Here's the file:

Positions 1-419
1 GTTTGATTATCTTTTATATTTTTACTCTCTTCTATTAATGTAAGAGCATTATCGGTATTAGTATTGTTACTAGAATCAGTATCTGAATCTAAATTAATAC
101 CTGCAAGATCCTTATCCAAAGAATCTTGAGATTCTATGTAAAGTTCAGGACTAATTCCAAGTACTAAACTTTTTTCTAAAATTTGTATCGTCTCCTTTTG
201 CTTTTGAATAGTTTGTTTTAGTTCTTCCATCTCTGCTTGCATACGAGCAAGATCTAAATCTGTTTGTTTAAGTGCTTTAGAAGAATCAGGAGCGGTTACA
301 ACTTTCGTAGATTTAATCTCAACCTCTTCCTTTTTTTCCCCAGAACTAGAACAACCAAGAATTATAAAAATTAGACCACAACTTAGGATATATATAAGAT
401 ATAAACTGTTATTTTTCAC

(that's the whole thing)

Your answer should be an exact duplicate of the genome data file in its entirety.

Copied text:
Positions 1-419
1 GTTTGATTATCTTTTATATTTTTACTCTCTTCTATTAATGTAAGAGCATTATCGGTATTAGTATTGTTACTAGAATCAGTATCTGAATCTAAATTAATAC
101 CTGCAAGATCCTTATCCAAAGAATCTTGAGATTCTATGTAAAGTTCAGGACTAATTCCAAGTACTAAACTTTTTTCTAAAATTTGTATCGTCTCCTTTTG
201 CTTTTGAATAGTTTGTTTTAGTTCTTCCATCTCTGCTTGCATACGAGCAAGATCTAAATCTGTTTGTTTAAGTGCTTTAGAAGAATCAGGAGCGGTTACA
301 ACTTTCGTAGATTTAATCTCAACCTCTTCCTTTTTTTCCCCAGAACTAGAACAACCAAGAATTATAAAAATTAGACCACAACTTAGGATATATATAAGAT
401 ATAAACTGTTATTTTTCAC